Venus and Jupiter Close Encounter March 2023

Simulated view of the  planetary conjunction from mid-northern latitude on March 1 2023.

Simulated view of planets placement in their orbits in relation to Earth during the time of March conjunction.


Conjunction Livestream from Rome, Italy via Virtual Telescope Project

Venus and Jupiter Sunset Conjunction 2023

At dusk on the first two days of March look towards the western sky for the eye-catching sight of two of the brightest planets in in a close encounter. 

Check out a series of planet specific observing guides courtesy of our partners at Celestron.

Where is Earth, Venus and Jupiter in the Solar System at the time of the Conjunction?

Simulated view of planets placement in their orbits in relation to Earth during the time of March conjunction.

On March 2, 2023 at 05:36 UTC there will be a very close conjunction between
the two brightest planets: Venus and Jupiter. The apparent distance between
the planets will be only 0.4°. For comparison, this is the approximate apparent
size of the Moon in the sky. Venus and Jupiter will be close enough that we can
see both in the same telescopic field. Apparent magnitude will be -4 for Venus
and -2 for Jupiter. The event will be visible in the evening sky, with the planets
in the constellation Pisces.

In the images below you can see the position of the two planets as seen with
the naked eye and through a telescope on the evenings of March 1 and 2
depending on the place on the globe from where the event is observed.

Illustration Credits: Valentin Grigore AWB Nat'l Coordinator for Romania 

For residents of Australia, New Zealand and Asia, the minimum distance
between the planets will be on the evening of March 2.

For European residents, the distance between the two planets will be almost
the same on both dates, March 1 and 2.

For the inhabitants of the two Americas, the minimum distance between the
planets will be on the evening of March 1.

Looking through the telescope, depending on the geographical position, all 4
Galilean satellites or only 3 of them will be visible.

On March 1, the planet Jupiter will be above the planet Venus, and on March 2,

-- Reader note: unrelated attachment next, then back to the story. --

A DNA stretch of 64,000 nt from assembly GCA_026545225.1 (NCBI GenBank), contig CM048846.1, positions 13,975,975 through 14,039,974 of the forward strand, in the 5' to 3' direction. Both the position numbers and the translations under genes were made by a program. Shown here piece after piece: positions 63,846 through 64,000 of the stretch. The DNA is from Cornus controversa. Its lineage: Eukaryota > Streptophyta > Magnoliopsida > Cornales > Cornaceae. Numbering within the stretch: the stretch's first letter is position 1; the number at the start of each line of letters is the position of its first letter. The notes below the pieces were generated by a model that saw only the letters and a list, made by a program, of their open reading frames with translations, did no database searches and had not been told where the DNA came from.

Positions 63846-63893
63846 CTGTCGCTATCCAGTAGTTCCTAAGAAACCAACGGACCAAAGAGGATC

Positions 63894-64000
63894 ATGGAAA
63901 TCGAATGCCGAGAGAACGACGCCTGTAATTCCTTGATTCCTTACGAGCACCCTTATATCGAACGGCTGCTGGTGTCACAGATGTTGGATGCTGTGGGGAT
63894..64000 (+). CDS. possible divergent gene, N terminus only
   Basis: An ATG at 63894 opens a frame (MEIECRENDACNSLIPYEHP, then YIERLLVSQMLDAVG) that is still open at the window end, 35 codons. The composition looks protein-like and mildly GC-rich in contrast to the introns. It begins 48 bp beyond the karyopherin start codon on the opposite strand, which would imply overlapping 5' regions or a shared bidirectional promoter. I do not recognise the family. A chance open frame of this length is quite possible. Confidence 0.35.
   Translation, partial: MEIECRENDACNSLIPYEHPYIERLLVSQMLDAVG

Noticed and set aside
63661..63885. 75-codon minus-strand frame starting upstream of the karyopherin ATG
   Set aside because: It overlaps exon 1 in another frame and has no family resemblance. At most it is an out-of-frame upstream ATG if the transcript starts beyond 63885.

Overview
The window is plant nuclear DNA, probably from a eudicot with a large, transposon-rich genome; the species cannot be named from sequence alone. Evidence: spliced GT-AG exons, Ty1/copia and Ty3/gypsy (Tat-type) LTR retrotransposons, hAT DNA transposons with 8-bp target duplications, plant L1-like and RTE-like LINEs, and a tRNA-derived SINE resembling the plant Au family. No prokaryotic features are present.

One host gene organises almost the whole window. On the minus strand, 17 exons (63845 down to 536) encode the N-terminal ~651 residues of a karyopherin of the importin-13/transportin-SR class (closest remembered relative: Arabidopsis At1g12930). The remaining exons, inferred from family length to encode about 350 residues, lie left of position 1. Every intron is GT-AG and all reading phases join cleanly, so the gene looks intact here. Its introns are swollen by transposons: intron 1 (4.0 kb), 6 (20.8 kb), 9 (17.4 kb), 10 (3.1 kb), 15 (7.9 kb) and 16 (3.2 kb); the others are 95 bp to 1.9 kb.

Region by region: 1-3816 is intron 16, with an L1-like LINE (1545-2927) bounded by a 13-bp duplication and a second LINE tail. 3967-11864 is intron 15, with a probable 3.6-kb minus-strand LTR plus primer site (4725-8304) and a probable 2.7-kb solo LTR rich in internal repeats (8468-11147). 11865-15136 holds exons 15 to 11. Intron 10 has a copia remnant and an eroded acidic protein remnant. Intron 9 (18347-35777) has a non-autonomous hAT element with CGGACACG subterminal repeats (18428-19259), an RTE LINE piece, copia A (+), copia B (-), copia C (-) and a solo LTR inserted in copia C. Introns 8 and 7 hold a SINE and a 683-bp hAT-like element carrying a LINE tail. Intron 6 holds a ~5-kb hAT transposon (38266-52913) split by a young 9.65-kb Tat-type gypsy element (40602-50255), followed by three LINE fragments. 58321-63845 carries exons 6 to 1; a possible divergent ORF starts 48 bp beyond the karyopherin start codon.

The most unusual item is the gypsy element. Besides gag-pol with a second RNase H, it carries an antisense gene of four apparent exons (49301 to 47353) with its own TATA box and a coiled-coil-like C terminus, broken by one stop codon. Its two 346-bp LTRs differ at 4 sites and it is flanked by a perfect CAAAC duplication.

Venus will pass overhead.

Venus and Jupiter Close Encounter and the Moon

How to Photograph this Sky Event


This alignment of multiple worlds in our Earth skies will also be an amazing photo opportunity that can show everyone that we all share the same sky, no matter where we live on this good planet Earth.

Even with a smartphone it is easy to snap your own souvenir photo of this eye-catching celestial event.  We invite you to share your photo with us on your Facebook, Instagram or Twitter channels by using the hashtag #onepeopleonesky and we'll make sure to share it with the world.

Quick Tips for Photographing the Planetary - Moon Alignment

1. Scout out ahead of time the ideal picturesque location to take your photo and identify where the planets and the moon will appear to be positioned from your spot

2. Identify the exact time of the sunset from your location (use

3. Watch the weather! Remember that some of the most beautiful photos will come when it's actually not a totally       clear sky, but there are a few scattered clouds to add depth to your composition. 

4. Be patient and take plenty of photos

5.. Adjust your brightness to make the foreground dark, and if shooting away from the light, make the image brighter.

6. iPhone owners should try using HDR setting to improve exposure of your photo

7.. Use panorama mode to capture contrast and depth

8. Consider adding a subject to the photo like a buildings, trees, animals, people as clearly outlined 

Remember to keep safe
Follow all local health regulations regarding COVID-19 when photographing in public areas.

Joshua Tree, California/2020    Photo Credit: Steven Wilcox/Unsplash

Observing Guides to the Naked-Eye Planets